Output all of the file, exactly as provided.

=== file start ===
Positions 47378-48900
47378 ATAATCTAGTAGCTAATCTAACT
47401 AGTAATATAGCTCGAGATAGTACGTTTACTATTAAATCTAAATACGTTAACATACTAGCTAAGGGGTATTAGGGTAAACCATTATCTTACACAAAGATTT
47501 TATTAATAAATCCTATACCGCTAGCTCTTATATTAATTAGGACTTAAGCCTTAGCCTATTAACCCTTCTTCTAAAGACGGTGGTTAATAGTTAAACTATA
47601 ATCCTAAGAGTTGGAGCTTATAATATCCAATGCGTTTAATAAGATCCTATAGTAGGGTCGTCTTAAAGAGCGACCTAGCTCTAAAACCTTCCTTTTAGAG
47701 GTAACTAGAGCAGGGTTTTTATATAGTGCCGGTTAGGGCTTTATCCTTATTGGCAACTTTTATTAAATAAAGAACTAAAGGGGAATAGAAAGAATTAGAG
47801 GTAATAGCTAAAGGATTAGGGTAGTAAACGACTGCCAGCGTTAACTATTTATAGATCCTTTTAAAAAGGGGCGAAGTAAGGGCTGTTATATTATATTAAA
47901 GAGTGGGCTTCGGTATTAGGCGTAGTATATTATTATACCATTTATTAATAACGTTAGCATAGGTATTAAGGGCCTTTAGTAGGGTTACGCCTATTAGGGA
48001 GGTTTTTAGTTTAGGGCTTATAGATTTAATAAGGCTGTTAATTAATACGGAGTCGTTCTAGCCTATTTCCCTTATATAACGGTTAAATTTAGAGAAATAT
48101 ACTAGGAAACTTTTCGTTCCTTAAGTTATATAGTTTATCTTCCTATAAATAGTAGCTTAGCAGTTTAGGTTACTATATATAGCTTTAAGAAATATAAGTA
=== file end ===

Positions 47378-48900
47378 ATAATCTAGTAGCTAATCTAACT
47401 AGTAATATAGCTCGAGATAGTACGTTTACTATTAAATCTAAATACGTTAACATACTAGCTAAGGGGTATTAGGGTAAACCATTATCTTACACAAAGATTT
47501 TATTAATAAATCCTATACCGCTAGCTCTTATATTAATTAGGACTTAAGCCTTAGCCTATTAACCCTTCTTCTAAAGACGGTGGTTAATAGTTAAACTATA
47601 ATCCTAAGAGTTGGAGCTTATAATATCCAATGCGTTTAATAAGATCCTATAGTAGGGTCGTCTTAAAGAGCGACCTAGCTCTAAAACCTTCCTTTTAGAG
47701 GTAACTAGAGCAGGGTTTTTATATAGTGCCGGTTAGGGCTTTATCCTTATTGGCAACTTTTATTAAATAAAGAACTAAAGGGGAATAGAAAGAATTAGAG
47801 GTAATAGCTAAAGGATTAGGGTAGTAAACGACTGCCAGCGTTAACTATTTATAGATCCTTTTAAAAAGGGGCGAAGTAAGGGCTGTTATATTATATTAAA
47901 GAGTGGGCTTCGGTATTAGGCGTAGTATATTATTATACCATTTATTAATAACGTTAGCATAGGTATTAAGGGCCTTTAGTAGGGTTACGCCTATTAGGGA
48001 GGTTTTTAGTTTAGGGCTTATAGATTTAATAAGGCTGTTAATTAATACGGAGTCGTTCTAGCCTATTTCCCTTATATAACGGTTAAATTTAGAGAAATAT
48101 ACTAGGAAACTTTTCGTTCCTTAAGTTATATAGTTTATCTTCCTATAAATAGTAGCTTAGCAGTTTAGGTTACTATATATAGCTTTAAGAAATATAAGTA